gentianopsid procera

Ulmus procera

Ulmus procera Salisb., the English Elm or Atinian Elm was, before the advent of Dutch elm disease, one of the largest and fastest-growing deciduous trees in Europe. A survey of genetic diversity in Spain, Italy and the UK revealed that the English Elms are genetically identical, clones of a single tree, the Atinian Elm once widely used for training vines.
The tree often exceeded 40 m in height with a trunk up to 2 m d.b.h diameter . The largest specimen ever recorded in England, at Forthampton Court, near Tewkesbury, was 46 m tall . The leaves are dark green, almost orbicular, < 10 cm long, without the pronounced acuminate tip at the apex typical of the genus. Wind-pollinated, the small, reddish-purple hermaphrodite flowers are without petals, and appear in early spring before the leaves . The tree does not produce fertile seed, and propagation is entirely by root suckers .
Pests and diseases
Owing to its homogeneity, the tree has proven particularly susceptible to Dutch elm disease, but immature trees remain a common feature in the English countryside courtesy of the ability to sucker from roots. After about 20 years, these too become infected by the fungus and killed back to ground level. English Elm was the first elm to be genetically engineered to resist disease, at the University of Abertay Dundee It was an ideal subject for such an experiment, as its sterility meant there was no danger of its introgression into the countryside.

The leaves of the English Elm are mined by Stigmella ulmivora

Although there is no record of its introduction to Britain, th tree probably arrived with the Romans, a hypothesis supported by the discovery of pollen in an excavated Roman vineyard. The introduction of the tree to Spain from Italy is recorded by the Roman agronomist Columella in his treatise De Re Rustica, written circa AD 50; it has also identified it as the elm grown in the vineyards of the Valais, or Wallis, canton of Switzerland. More than a thousand years after the departure of the Romans from Britain, the English Elm found far greater popularity, as the preferred tree for planting in the new Hawthorn hedgerows appearing as a consequence of the Enclosure movement, which lasted from 1550 to 1850.

Brighton and the 'cordon sanitaire'
Although the English Elm population in Britain was decimated by Dutch elm disease. Despite this, mature trees can still be found in the south coast Dutch Elm Disease Management Area in East Sussex.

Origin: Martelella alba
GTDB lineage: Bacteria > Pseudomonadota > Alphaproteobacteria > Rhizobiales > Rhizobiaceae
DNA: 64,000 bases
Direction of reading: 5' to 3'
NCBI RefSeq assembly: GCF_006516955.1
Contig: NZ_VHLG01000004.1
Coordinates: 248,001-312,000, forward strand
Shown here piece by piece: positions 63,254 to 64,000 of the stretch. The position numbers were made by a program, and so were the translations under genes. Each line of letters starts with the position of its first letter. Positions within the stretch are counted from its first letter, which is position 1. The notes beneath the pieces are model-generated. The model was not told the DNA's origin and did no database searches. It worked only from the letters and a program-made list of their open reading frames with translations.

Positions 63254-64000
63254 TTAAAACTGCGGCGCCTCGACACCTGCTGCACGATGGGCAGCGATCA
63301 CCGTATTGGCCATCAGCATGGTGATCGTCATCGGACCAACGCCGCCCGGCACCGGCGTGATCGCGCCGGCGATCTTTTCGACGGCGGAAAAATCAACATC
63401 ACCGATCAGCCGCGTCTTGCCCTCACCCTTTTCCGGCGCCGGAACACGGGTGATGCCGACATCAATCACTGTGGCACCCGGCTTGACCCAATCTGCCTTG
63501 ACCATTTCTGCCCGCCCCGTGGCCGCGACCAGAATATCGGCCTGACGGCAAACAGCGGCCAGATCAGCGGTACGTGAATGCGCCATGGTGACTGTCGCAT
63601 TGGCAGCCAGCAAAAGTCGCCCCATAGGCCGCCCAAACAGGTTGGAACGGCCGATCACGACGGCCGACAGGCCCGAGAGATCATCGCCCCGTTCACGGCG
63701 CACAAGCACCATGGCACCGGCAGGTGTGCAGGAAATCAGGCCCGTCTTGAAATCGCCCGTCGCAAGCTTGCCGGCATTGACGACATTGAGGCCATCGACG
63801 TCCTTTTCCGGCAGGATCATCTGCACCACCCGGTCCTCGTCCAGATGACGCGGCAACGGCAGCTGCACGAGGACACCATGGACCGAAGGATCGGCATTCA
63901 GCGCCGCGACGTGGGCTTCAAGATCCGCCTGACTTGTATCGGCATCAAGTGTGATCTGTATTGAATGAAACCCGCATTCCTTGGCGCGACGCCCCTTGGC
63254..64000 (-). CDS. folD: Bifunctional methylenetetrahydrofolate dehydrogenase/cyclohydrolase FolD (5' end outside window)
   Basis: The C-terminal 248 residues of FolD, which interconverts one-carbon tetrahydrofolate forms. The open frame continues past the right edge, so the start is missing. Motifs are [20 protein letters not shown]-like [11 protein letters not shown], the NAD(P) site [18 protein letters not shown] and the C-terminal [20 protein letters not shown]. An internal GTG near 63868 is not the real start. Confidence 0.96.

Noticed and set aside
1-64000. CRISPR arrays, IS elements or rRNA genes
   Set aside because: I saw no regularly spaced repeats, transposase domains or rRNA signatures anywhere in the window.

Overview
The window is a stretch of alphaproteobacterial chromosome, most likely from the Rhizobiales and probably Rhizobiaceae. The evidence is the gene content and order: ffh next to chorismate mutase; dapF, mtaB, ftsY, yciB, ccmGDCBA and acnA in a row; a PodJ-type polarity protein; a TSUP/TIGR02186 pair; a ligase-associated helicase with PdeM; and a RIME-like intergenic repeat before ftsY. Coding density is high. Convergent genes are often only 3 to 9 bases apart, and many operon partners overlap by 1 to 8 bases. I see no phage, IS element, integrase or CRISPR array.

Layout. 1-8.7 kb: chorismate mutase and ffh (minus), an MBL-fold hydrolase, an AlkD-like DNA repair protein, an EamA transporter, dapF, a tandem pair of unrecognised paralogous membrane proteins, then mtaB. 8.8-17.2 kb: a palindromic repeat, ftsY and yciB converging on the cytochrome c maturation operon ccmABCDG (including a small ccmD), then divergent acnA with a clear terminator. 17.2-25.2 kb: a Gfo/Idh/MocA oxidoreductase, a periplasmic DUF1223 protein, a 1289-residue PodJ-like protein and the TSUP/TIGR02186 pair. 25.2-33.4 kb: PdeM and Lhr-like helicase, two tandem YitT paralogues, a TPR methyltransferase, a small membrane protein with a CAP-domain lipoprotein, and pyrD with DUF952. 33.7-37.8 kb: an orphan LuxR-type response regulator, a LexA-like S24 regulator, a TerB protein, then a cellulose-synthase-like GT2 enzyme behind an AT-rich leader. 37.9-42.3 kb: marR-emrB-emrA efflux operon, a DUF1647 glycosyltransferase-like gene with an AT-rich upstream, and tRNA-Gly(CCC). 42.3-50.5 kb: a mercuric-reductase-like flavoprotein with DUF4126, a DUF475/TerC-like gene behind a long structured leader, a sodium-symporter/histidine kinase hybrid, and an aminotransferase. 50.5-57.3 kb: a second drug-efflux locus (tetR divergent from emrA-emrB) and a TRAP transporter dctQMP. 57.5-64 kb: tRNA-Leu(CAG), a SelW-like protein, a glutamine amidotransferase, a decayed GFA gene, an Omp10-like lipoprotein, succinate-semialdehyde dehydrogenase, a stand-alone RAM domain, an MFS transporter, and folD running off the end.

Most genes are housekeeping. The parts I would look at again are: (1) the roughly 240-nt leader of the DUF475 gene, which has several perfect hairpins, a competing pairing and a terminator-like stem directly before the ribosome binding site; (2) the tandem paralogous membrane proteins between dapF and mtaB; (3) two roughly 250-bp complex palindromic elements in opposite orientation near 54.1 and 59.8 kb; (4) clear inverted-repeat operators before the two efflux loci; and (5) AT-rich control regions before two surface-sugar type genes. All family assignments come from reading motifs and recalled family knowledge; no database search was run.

This 'cordon sanitaire', aided by the prevailing south westerly onshore winds and the topographical niche formed by the South Downs, has saved many mature elms. Amongst these are possibly the world's oldest surviving English Elms, known as the 'Preston Twins' in Preston Park, both with trunks exceeding 600 cm in circumference (2.0 m d.b.h.).

Notable trees
Mature English Elms are now only very rarely found beyond Brighton. Until circa 2006 several large trees survived in the Royal Botanic Garden Edinburgh but these too died when the area succumbed to the northward advance of Dutch elm disease.

As a consequence of Empire, some of the most significant remaining stands are to be found overseas, notably in Australia where they line the streets of Melbourne, protected by geography and quarantine from disease. However, many of these trees, now over 100 years old, are succumbing to old age, and are being replaced with new trees raised by material from the older trees budded onto Wych Elm Ulmus glabra rootstock . The tree has been widely planted in New Zealand, and is still commonly found in Auckland where it is regarded at its best as a street tree . In the USA, several fine trees survive in New York City, notably the Hangman's Elm in Washington Square Park .

The English Elm was once valued for many purposes, notably as water pipes from hollowed trunks, owing to its resistance to rot in saturated conditions. However, it is chiefly remembered today for its aesthetic contribution to the English countryside, where it sometimes occurred in densities of over 1000 per square kilometre. "Its true value as a landscape tree may be best estimated by looking down from an eminence in almost any part of the valley of the Thames, or of the Severn below Worcester, during the latter half of November, when the bright golden colour of the lines of elms in the hedgerows is one of the most striking scenes that England can produce" .
There has been a small number of cultivars raised since the early 19th century , three of which have now almost certainly been lost to cultivation:


North America


  • Brighton & Hove City Council, NCCPG Elm Collection. UK champion: Preston Park, 15 m high (storm damaged), 201 cm d.b.h. in 2001 . Brighton & Hove has some 700 trees; the most notable examples are at Preston Park, South Victoria Gardens, Royal Pavilion Gardens, The Level, St. Peter's Church, Holmes Avenue, Preston Road (A23), Elm Square (Patcham) and Hanover Crescent. More can be found in East Sussex along the Cuckmere Valley, Westdean village, along what is lnown as "The Cathedral Walk"; Litlington, Lullington and Alfriston.
  • Grange Farm Arboretum, Sutton St. James, Spalding, Lincolnshire, UK, acc. no. 518.
  • Strona Arboretum , University of Life Sciences, Warsaw, Poland.
  • University of Copenhagen, Botanic Garden, one specimen, no details available.
  • Westonbirt Arboretum ,Tetbury, Glos., UK, four trees, listed as U. minor var. vulgaris (no planting dates nor acc. nos. available).



North America

  • Wild Thyme Farm


  • Buckingham Nurseries, UK,
  • Elmcroft Tree Nursery, Bradford Lane, Newent, Glos., UK.



External links

  • Morton Arboretum Catalogue 2006

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